or, stuff that I dragged out of my head

Location: Moncton, New Brunswick, Canada

Monday, September 29, 2008


I've already written about "enervate" or some variation of it three times in the last week: first savaging a pretentious misuse, then taking Harry Potter author J.K. Rowling to task for what appeared to be a similar error, and finally apologizing to Rowling (I was misinformed!) and poking around in the word's innards.

How about one more? The last time, I promise. Honest! It's quick, anyway, just a few short paragraphs.

It came to me as I was lying in bed last night--and I'm shocked that it didn't occur to me earlier--that one reason the verb "ennervate" does not exist in English is that we already have that verb, in a slightly different form: "innervate". It doesn't have the same meaning that Rowling applied to it: it actually means "to supply with nerves" or "to supply energy to through the nerves", as in "The human hand is heavily innervated".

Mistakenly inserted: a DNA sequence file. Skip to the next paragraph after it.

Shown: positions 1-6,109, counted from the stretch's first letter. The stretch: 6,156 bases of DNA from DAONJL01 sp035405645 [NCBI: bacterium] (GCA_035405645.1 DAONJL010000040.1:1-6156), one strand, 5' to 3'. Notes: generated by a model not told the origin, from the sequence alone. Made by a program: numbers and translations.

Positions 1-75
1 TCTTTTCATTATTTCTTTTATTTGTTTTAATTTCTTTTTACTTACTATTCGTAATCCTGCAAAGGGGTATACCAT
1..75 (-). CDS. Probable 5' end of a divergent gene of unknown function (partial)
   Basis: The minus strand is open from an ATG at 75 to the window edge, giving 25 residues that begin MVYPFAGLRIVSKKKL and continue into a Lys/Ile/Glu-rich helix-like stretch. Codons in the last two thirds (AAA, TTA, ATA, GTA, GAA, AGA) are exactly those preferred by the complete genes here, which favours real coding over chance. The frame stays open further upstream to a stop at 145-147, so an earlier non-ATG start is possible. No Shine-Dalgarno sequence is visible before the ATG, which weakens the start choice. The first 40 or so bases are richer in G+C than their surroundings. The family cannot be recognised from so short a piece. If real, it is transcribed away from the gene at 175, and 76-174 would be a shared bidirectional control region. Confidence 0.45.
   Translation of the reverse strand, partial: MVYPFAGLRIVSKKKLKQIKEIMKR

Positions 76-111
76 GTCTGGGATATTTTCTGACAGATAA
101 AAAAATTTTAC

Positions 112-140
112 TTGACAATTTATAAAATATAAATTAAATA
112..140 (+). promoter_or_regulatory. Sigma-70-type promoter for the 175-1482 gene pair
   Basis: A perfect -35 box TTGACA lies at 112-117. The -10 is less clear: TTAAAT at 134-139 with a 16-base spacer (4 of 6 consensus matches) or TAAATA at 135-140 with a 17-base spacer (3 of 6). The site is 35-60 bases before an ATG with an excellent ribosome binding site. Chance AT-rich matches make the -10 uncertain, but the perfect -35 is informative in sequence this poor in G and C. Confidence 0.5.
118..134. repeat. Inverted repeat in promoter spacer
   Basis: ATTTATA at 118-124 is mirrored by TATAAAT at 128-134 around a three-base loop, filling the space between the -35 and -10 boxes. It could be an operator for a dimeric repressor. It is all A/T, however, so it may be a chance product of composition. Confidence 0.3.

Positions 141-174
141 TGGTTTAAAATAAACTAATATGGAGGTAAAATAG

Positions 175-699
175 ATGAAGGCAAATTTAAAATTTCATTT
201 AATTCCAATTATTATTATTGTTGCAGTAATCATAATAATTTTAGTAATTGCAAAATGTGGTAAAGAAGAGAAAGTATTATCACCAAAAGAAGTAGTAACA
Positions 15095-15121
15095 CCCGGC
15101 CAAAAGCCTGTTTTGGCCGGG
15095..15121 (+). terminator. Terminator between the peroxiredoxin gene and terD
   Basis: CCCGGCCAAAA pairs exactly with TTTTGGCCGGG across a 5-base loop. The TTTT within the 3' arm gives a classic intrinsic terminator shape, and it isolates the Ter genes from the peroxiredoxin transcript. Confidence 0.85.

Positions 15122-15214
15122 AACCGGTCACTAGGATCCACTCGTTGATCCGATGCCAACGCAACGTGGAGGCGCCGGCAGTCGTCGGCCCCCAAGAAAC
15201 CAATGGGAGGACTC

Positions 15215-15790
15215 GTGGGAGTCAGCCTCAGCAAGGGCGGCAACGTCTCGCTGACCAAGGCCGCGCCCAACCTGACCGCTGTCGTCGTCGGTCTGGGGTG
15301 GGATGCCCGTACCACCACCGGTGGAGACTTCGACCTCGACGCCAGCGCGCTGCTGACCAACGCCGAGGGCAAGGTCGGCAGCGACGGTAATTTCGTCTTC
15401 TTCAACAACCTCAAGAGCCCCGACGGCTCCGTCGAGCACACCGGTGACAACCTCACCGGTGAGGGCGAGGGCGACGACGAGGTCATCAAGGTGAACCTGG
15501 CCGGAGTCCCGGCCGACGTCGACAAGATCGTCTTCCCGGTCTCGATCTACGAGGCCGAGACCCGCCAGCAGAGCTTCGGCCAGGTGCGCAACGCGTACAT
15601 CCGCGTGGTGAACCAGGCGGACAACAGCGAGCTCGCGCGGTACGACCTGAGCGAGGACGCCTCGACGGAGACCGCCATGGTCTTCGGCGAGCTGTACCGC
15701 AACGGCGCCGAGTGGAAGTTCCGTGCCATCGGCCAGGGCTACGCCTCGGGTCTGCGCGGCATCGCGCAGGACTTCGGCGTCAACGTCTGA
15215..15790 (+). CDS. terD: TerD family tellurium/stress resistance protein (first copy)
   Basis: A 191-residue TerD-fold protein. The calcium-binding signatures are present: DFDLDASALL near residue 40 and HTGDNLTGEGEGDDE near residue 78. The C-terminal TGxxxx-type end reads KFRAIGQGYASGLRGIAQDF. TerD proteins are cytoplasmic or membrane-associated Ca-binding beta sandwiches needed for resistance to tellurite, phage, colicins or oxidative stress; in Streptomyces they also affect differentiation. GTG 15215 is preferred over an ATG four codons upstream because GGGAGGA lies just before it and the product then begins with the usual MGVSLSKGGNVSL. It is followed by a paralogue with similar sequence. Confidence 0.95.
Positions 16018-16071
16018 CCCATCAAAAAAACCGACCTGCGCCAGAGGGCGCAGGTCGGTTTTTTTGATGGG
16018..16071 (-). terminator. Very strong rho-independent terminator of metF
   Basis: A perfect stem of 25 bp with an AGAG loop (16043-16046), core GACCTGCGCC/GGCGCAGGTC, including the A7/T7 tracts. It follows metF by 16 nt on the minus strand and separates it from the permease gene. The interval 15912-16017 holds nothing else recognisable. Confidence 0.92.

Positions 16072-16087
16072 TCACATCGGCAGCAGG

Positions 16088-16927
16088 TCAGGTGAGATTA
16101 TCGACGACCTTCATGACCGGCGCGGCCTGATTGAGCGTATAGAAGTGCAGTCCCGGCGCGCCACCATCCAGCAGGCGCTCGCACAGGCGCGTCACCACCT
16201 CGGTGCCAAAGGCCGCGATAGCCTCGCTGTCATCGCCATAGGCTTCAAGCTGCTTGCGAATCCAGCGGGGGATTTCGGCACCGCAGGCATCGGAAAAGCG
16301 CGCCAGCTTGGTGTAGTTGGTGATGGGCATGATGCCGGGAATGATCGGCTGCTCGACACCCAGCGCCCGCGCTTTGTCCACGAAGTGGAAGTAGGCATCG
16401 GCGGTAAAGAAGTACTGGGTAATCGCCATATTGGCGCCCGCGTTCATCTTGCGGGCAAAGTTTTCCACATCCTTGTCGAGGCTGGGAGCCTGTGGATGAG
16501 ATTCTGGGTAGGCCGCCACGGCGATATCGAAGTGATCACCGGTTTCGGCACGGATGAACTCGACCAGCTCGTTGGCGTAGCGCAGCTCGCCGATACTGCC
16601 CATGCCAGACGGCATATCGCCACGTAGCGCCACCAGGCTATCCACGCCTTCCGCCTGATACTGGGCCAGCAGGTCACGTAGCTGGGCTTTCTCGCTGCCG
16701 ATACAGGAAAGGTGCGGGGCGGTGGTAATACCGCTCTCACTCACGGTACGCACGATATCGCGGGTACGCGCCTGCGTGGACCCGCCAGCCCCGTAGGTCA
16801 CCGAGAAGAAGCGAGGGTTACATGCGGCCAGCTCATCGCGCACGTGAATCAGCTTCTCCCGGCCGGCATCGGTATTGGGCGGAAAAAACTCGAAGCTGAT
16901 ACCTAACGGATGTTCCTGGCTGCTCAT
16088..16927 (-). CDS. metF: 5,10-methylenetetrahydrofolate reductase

"In-" and "en-" often serve the same purpose in English, and often both occur as prefixes to one word: both "enflame" and "inflame" are valid words, for instance, and while both have the same meaning, their usage has split somewhat over time; although you can be inflamed or enflamed with passion, you can say that a wound is inflamed but not enflamed, and so "enflammation" doesn't exist where "inflammation" does.

Similar stories can be told about numerous other such pairs of words. Sometimes the "in-" version eclipses the "en-" version, as in "inveigle" ("to entice"); "enveigle" is valid but not seen nearly as often. More usually, "en-" beats out "in-", as in "enfold", "entrap", "entrust", or "entwine"; the "in-" version of each word, though extant, is not much used. Most often, though, English simply settles on one form of the word and allows the other to atrophy and die: "envolve", for instance, is now quite gone from the language. If you want to revive it, though, be my guest.


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